Local shop well-suited to the area
The Coop Ink moves up the road near family biz
Although Don Cherry sports threads made by The Coop Ink, John Corallo says his dad Sal is their biggest promoter.
Both the menswear shop and his father’s barbershop Corallo Hair Care Centre have longstanding ties to the community that date back decades.
“My brother Mike, myself, our dad Sal, 53 years we’ve been in business in the neighbourhood,” says John. “That’s the family business, so it’s kind of neat to be in the same ’hood with him.”
The Coop Ink, which takes its name from the Harvard campus co-op store, was located at Yonge Street and Glenforest Road for 29 years, but now has a home up the street near Teddington Park Avenue. During the grand opening party at the new three-storey store, complete with exposed brick, high ceilings and a massive chandelier, they also raised money and sold teddy bears to benefit the Starlight Children’s Foundation Canada.
“We consider ourselves a community store,” John says. “There’s not a school or a charity or church group in this neighbourhood that we haven’t supported over all the years that we’ve been here.”
John says he came on board with the store in 1998 and took over ownership from founder Vev Kline in 2001 and previously worked at Harry Rosen for several years.
He says he hits the markets four times a year in New York and Toronto to find stock to suit his clients, which include brands like Hugo Boss, Ermenegildo Zegna, Ted Baker and John Varvatos. He also offers custom tailoring.
While the average customers are between 30 and 60 years old, he says they also have clothes aimed at youth since many kids come in with their dads and want to mirror their style.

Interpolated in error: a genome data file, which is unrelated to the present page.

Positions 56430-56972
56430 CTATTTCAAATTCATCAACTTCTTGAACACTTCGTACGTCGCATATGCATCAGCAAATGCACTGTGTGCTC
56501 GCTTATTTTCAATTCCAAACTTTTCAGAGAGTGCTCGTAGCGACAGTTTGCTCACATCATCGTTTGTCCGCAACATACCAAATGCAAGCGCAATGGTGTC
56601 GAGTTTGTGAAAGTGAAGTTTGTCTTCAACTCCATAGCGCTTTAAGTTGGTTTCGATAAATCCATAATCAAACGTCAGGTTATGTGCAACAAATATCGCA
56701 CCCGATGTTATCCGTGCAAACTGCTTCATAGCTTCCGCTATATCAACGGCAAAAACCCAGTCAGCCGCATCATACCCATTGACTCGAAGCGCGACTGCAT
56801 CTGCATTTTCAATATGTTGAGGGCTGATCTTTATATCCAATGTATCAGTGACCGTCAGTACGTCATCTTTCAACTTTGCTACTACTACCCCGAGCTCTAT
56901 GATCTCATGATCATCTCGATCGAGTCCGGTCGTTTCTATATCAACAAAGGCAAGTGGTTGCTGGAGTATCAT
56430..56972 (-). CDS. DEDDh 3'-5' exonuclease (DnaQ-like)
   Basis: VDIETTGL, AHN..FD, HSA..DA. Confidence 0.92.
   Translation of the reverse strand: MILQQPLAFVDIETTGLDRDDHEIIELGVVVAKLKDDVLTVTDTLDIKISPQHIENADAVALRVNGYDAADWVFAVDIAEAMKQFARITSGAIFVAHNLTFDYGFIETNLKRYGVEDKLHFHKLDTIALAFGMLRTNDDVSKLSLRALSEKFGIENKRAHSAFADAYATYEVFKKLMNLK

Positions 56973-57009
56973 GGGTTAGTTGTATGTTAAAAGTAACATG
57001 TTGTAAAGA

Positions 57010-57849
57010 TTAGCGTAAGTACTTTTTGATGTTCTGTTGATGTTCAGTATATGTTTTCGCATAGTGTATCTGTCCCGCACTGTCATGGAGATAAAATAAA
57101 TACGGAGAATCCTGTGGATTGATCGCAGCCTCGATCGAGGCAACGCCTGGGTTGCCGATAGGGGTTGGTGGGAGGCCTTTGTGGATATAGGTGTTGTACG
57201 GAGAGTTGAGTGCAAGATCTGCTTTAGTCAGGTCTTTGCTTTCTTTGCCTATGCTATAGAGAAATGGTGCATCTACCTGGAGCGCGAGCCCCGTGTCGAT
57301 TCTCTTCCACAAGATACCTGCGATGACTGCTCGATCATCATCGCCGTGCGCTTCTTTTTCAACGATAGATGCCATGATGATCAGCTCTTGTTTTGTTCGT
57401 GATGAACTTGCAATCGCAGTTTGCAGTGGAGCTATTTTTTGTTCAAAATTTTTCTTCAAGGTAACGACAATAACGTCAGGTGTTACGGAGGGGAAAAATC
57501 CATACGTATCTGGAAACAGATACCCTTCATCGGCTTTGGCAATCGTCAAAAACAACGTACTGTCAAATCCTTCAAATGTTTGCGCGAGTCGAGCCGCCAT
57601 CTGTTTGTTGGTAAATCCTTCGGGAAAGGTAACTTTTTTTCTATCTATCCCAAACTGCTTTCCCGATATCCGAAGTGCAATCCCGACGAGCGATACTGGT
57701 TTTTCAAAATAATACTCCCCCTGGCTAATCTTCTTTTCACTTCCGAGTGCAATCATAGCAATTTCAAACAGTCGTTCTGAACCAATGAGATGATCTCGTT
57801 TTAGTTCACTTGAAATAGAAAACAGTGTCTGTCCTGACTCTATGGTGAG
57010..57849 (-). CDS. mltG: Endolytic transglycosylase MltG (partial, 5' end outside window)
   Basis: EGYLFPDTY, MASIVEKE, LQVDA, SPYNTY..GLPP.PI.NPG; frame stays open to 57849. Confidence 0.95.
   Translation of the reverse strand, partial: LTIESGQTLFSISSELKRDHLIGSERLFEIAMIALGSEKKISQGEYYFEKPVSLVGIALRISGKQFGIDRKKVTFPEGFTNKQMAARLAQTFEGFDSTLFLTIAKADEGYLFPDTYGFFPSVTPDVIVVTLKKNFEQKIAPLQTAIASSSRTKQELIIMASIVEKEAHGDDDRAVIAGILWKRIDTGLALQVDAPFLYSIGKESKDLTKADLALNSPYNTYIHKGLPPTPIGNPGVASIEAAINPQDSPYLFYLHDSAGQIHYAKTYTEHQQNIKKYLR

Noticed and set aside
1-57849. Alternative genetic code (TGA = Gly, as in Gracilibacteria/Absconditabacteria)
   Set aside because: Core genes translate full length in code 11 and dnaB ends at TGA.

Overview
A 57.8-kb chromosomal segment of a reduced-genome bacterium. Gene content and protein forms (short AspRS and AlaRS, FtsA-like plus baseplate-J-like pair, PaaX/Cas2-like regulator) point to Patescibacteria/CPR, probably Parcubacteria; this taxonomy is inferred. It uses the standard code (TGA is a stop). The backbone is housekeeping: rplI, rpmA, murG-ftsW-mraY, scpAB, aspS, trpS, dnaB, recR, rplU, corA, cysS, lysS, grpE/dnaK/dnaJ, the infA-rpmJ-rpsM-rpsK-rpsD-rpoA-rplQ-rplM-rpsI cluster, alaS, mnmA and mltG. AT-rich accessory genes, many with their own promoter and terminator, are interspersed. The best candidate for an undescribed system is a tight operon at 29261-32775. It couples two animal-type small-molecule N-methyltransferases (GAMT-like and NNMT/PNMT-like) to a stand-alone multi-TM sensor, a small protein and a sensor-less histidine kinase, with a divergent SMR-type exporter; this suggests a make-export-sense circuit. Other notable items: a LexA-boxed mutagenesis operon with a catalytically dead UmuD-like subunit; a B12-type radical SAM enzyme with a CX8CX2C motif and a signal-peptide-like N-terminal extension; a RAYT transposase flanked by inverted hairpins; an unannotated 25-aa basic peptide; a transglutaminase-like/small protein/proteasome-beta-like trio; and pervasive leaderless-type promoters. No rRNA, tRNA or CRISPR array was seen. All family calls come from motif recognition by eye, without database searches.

“There are a lot of long-term customers and there’s also a lot of new customers too who just moved into the area,” he says. “The idea is they leave, somebody else on the street tells them how good they look, our job is done.”
John says The Coop clan, which includes his one and only sibling Michael, his wife Krista who handles the administrative side of the business, Jeff Cairns, the longest standing Coop employee and Joe Russo, who used to work with him back at Harry Rosen, have all become like family.
He says the atmosphere at The Coop Ink has become like a men’s club and they can all be found schmoozing and eating lunch with customers along the back bar.
“There’s not a day that goes by that I don’t say we can’t be a reality show because there’s always something going on,” he says. “I mean I’m working with my brother so I know there’s going to be chaos.
“The customers that come in plus the mix of personalities that we have, we have old in here we have young in here we have different views so it’s fun to kind of see the camaraderie and the silliness that sometimes transpired. I mean every day puts a smile on your face.”
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